Tma6 Ed208

Study of children’s predictions and understanding of ‘Why objects float’
Two children of different ages participated in a study about ‘why do things float’. Following the procedures set by Professor Nunes. They were asked to take part in a practical experiment, by observing and explaining their predictions and thoughts as to why different objects they were presented with either floated or sank. Their initial responses were recorded into four categories, light floaters, heavy sinkers, heavy floaters and light sinkers. Their predictions were coded to identify any casual themes, such as their thinking of material composition of an object. Some of their predictions were challenged by Nunes to try and determine what kind of understanding children have, where their understanding comes from and how it relates to their scientific understanding they encounter at school. The results are discussed with experiences and theories of Piaget, Vygotsky and Howe’s, and methodical factors were considered for reliability and validity.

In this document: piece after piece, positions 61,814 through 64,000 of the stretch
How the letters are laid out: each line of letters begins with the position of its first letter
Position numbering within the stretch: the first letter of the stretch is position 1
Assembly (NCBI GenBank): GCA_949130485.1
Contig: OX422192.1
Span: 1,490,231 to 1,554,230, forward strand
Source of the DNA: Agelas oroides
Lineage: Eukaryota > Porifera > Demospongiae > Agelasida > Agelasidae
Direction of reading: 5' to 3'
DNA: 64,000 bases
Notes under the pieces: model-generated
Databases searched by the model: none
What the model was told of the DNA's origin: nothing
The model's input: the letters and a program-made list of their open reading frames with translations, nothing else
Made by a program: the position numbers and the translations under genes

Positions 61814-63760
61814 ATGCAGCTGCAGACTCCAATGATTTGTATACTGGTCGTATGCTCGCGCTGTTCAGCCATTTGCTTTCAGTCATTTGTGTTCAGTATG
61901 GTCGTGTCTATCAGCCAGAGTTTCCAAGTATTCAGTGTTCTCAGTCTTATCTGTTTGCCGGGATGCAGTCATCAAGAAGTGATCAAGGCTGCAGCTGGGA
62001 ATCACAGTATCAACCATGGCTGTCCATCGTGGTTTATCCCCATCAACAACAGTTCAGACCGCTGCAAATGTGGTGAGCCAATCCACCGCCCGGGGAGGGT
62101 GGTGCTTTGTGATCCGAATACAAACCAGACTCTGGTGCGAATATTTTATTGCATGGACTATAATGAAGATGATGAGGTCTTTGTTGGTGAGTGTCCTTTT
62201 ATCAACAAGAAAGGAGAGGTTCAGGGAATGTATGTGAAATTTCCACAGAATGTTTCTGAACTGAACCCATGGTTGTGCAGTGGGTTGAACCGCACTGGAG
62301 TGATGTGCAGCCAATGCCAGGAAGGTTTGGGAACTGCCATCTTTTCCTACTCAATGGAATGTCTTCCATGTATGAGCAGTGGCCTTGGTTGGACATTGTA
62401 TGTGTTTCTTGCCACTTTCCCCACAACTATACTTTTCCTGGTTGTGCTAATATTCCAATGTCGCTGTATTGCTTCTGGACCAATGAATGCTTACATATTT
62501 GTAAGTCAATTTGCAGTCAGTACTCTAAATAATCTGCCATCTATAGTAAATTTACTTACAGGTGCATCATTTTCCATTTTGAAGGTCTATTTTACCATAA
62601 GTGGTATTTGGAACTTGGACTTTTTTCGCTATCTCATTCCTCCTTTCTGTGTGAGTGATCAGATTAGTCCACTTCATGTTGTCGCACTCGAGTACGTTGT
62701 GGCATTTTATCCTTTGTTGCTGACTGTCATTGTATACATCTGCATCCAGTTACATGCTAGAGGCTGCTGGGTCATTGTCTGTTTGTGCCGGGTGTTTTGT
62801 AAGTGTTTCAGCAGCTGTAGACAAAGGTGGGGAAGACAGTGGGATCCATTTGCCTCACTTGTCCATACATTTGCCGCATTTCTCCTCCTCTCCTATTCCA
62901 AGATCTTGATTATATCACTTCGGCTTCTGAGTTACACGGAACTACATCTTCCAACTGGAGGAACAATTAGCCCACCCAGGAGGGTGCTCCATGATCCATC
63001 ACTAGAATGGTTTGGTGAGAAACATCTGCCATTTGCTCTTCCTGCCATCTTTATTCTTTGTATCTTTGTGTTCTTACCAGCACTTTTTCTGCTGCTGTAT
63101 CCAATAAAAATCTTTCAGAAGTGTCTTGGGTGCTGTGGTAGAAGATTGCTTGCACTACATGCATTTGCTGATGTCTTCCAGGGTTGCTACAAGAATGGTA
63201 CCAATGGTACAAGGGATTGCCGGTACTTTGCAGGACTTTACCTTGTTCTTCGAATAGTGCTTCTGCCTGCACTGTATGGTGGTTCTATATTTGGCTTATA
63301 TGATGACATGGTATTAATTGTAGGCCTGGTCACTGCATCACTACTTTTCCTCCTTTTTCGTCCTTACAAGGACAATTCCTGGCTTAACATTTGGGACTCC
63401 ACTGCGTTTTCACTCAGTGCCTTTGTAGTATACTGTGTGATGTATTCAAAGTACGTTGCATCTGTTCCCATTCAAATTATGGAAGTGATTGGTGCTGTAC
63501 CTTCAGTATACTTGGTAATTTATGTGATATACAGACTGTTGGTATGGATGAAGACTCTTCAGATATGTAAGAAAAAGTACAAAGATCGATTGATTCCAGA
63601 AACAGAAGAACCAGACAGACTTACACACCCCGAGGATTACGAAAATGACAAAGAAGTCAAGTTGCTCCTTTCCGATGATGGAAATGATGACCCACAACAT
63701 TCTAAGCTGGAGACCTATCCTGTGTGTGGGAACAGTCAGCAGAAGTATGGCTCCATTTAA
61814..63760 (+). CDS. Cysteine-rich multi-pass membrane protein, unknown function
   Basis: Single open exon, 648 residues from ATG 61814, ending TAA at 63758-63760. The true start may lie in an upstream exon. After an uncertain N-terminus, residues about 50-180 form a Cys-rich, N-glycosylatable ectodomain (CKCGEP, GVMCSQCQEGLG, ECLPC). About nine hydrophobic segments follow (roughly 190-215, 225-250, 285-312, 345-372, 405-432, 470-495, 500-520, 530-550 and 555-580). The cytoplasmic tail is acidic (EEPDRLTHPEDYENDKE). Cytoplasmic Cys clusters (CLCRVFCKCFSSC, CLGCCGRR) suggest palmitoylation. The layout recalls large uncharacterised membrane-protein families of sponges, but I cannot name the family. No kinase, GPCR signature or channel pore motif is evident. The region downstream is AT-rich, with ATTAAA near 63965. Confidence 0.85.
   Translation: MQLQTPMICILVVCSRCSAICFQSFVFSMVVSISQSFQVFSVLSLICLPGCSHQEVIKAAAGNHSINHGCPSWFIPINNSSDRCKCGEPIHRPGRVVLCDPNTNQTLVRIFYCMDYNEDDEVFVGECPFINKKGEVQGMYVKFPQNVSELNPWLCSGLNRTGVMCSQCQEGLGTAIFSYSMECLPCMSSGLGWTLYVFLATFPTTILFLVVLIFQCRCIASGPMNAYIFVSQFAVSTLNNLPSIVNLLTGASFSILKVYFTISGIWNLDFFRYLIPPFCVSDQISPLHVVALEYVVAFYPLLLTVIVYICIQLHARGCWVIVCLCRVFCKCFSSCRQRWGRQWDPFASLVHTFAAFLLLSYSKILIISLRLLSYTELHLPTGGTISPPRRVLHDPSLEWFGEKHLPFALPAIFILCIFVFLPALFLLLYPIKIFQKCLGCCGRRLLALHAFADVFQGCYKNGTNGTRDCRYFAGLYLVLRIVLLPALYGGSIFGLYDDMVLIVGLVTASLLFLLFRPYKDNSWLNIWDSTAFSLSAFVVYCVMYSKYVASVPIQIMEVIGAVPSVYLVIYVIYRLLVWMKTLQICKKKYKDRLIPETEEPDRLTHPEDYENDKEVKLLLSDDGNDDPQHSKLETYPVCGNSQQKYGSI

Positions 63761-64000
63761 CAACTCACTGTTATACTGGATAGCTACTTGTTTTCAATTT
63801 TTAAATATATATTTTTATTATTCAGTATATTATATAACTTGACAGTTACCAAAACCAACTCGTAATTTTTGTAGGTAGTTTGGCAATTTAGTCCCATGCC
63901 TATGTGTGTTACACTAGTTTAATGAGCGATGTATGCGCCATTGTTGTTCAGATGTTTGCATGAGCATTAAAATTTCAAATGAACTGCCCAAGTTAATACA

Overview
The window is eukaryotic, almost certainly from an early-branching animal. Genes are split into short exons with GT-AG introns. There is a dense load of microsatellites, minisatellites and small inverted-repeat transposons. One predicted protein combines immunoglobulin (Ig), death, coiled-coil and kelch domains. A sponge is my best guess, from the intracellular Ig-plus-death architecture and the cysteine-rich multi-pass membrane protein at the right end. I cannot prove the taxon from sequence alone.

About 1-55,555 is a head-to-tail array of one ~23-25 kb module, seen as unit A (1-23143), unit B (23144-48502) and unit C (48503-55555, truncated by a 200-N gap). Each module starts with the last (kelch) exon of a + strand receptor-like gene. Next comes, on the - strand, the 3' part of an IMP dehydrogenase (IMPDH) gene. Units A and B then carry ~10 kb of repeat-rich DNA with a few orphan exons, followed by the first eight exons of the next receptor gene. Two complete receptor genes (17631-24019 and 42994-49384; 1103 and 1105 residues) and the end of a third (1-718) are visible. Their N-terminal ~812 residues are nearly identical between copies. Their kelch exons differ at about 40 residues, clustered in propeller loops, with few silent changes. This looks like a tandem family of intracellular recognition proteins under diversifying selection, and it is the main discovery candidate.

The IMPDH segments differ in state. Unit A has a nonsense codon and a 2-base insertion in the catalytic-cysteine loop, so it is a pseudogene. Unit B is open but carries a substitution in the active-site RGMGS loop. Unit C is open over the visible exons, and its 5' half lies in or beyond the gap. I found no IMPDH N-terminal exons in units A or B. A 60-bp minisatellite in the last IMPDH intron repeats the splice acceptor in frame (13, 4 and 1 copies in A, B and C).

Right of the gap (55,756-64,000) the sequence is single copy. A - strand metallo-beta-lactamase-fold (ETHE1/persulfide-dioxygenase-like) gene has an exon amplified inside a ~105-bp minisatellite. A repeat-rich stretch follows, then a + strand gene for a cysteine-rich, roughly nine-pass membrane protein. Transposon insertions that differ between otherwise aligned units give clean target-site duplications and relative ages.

There are varying views amongst researchers as to how children understand science. Is it that children develop an understanding of science by themselves, given the right environment as suggested by (Piaget, 1930), or is it that whilst they may form some scientific understanding from their experiences, it is that children develop their scientific understanding from working with others, (Vygotsky, 1962), particularly adults as teachers who develop cognitive change and understanding within the child’s mind, because the teacher   challenges the child’s ideas and predications causing the child to think about their initial ideas in different and more scientific ways, hence developing a higher level of children’s cognitive scientific understanding, which the majority are unlikely to achieve alone.  
It is useful for us to have a reasonably accurate understanding of which objects are likely to sink or float from what we learn and understand...

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